(PhysOrg.com) -- For the first time, researchers have measured a long-theorized force that operates at distances so tiny they’re measured in billionths of a meter, which may have important applications in nanotechnology as scientists and engineers seek new ways to create devices far too small for the eye to see.
The advance, by researchers by Harvard and National Institutes of Health (NIH) researchers, used a novel combination of materials to create a repulsive Casimir force, which pushes apart certain materials when separated by distances so tiny — between 20 nanometers and 100 nanometers — that they’re nearly touching.
The force, which decreases in strength as the distance between the two materials increases, may provide a new means to build ultra-low friction and other nanoscale devices, such as new types of compasses, accelerometers, and gyroscopes.
“Repulsive Casimir forces are of great interest since they can be used in new ultra-sensitive force and torque sensors to levitate an object immersed in a fluid at nanometric distances above a surface,” said Federico Capasso, Robert L. Wallace Professor of Applied Physics at Harvard's School of Engineering and Applied Sciences (SEAS), who led the study. “Further, these objects are free to rotate or translate relative to each other with minimal static friction because their surfaces never come into direct contact.”
The results from Capasso’s and his colleagues’ work will be published in tomorrow's edition of the journal Nature. Capasso's co-authors are Jeremy Munday, formerly a graduate student in Harvard's Department of Physics and presently a postdoctoral researcher at the California Institute of Technology, and V. Adrian Parsegian, senior investigator at the NIH in Bethesda, Md.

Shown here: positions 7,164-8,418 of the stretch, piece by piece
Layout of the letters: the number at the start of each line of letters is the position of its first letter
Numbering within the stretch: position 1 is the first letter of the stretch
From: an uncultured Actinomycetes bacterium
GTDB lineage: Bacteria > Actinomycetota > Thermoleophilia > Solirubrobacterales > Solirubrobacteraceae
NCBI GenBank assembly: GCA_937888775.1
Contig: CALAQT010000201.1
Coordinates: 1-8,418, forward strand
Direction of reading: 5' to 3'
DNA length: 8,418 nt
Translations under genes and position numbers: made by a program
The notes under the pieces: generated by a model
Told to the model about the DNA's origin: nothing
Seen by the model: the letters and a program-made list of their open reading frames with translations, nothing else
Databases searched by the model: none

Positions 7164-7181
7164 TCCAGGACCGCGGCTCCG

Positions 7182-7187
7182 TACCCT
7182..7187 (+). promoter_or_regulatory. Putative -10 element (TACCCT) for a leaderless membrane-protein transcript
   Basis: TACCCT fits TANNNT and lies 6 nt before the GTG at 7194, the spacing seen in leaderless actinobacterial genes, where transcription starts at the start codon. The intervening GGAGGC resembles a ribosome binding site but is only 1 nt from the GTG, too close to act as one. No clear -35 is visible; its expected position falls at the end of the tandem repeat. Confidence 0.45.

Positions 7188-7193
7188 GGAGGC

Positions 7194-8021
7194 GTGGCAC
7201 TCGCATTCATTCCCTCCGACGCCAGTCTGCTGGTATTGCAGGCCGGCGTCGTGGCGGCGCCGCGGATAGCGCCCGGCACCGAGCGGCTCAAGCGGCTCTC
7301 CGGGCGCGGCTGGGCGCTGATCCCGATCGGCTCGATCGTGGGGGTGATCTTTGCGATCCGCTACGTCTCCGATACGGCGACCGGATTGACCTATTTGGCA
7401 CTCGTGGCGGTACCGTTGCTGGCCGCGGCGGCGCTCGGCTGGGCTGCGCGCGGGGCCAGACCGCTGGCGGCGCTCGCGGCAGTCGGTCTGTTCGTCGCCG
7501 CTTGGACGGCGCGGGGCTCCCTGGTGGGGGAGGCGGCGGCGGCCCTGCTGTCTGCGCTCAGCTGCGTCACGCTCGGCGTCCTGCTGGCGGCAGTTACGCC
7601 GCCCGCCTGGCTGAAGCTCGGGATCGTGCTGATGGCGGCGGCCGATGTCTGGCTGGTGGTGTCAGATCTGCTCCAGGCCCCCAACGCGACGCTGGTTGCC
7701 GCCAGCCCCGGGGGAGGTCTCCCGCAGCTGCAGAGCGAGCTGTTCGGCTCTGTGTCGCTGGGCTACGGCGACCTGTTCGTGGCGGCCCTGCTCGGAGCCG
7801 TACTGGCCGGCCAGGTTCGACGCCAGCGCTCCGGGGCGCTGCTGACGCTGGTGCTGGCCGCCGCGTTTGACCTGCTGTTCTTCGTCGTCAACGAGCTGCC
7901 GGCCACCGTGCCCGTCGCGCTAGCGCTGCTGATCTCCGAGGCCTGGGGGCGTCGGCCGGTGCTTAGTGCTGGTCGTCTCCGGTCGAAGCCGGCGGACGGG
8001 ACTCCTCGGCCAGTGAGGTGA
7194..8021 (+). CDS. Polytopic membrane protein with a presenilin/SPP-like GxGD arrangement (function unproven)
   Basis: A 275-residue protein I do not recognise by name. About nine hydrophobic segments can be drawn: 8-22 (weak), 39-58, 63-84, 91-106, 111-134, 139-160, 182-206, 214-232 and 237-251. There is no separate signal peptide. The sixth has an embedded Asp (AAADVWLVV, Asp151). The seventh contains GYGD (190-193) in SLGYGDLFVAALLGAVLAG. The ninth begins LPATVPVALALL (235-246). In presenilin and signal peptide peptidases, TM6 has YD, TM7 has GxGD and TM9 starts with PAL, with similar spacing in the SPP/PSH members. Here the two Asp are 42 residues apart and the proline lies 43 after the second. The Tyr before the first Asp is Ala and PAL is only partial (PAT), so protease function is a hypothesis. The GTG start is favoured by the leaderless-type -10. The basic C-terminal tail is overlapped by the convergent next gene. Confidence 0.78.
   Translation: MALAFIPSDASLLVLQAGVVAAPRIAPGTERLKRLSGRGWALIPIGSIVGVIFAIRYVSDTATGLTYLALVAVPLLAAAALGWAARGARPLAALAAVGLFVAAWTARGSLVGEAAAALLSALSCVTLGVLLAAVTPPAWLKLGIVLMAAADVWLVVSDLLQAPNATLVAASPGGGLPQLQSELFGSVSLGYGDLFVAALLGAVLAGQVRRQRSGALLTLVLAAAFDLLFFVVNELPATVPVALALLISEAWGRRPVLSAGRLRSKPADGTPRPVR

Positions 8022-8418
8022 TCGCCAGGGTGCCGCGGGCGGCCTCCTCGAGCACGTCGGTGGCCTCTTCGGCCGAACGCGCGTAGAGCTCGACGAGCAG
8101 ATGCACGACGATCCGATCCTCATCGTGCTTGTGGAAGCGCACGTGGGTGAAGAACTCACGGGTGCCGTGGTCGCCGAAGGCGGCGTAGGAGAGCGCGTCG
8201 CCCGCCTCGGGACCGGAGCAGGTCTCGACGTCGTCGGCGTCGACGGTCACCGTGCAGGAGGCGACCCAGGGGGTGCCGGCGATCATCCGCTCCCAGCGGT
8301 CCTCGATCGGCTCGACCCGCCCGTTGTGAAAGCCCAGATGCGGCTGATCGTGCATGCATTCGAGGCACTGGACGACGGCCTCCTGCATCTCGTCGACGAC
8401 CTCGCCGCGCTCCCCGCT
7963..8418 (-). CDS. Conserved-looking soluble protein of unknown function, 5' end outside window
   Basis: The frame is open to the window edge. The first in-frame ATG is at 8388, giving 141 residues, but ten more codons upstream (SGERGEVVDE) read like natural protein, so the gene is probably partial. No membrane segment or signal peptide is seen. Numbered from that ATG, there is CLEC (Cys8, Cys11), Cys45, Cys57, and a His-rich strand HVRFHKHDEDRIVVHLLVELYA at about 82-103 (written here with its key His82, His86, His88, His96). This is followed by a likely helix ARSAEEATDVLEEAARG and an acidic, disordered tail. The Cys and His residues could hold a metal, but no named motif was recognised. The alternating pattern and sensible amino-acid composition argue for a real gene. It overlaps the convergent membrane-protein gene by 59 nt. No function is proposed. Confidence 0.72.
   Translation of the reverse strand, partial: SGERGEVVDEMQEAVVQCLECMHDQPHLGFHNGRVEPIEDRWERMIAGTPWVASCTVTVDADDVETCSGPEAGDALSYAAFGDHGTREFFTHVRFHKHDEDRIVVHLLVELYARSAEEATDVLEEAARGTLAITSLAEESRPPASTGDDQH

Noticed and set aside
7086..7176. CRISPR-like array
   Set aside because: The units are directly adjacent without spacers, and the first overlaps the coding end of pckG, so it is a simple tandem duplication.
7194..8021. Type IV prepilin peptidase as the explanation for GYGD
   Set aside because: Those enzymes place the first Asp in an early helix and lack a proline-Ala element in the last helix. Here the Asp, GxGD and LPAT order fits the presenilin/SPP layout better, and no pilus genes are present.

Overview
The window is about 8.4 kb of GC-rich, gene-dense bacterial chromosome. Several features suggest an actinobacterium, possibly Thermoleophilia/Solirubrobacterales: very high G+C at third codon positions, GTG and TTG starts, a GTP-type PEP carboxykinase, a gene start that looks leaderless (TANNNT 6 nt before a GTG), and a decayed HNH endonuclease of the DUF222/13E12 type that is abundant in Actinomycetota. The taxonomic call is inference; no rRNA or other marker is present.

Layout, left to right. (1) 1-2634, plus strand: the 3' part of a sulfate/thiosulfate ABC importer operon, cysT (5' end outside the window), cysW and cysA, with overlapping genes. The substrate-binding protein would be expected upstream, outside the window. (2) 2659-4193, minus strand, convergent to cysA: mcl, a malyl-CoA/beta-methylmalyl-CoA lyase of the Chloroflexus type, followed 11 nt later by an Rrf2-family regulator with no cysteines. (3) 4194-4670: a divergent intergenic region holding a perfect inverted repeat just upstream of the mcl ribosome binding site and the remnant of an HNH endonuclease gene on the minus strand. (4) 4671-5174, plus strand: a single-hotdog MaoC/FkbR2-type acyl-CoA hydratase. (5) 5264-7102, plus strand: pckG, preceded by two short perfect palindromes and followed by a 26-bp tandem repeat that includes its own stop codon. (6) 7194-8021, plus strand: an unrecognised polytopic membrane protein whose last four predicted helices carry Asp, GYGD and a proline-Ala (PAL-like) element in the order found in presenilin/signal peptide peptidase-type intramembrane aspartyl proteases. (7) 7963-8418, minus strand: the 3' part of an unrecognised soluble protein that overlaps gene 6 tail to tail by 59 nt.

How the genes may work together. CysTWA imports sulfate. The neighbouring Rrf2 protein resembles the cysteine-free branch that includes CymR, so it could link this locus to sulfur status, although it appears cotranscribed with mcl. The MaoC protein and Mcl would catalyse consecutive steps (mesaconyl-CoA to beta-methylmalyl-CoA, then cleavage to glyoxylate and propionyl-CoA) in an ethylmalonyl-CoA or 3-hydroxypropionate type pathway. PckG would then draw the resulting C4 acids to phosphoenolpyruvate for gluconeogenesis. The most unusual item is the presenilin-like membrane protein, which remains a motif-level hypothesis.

The discovery builds on previous work related to the Casimir force, which was theorized by Hendrick Casimir in 1948 as both attractive and repulsive, pulling materials together under some circumstances and pushing them apart under others.
Until now, however, researchers have only been able to measure the attractive Casimir force, which, in some cases, has created headaches for nano-engineers because it can cause the components of tiny devices to stick together. Discovery of the repulsive version of the Casimir force can potentially help researchers overcome this problem.
“When two surfaces of the same material, such as gold, are separated by vacuum, air, or a fluid, the resulting force is always attractive,” explained Capasso.
Instead of using gold-coated materials, Capasso and colleagues swapped out one of the gold surfaces for one made of silica, then immersed them both in a liquid, bromobenzene. That combination did the trick, switching the attractive Casimir force to repulsive. The Harvard researchers have filed for a U.S. patent covering nanodevices based on quantum levitation.
Yale University Physics Professor Steve Lamoreaux, in an accompanying article in Nature, called the advance “pivotal for both fundamental physics and nanodevice engineering.” Though applications of the repulsive Casimir force in nanoscale devices have yet to be explored, Lamoreau said that “the prospects look exciting.”
Provided by Harvard University
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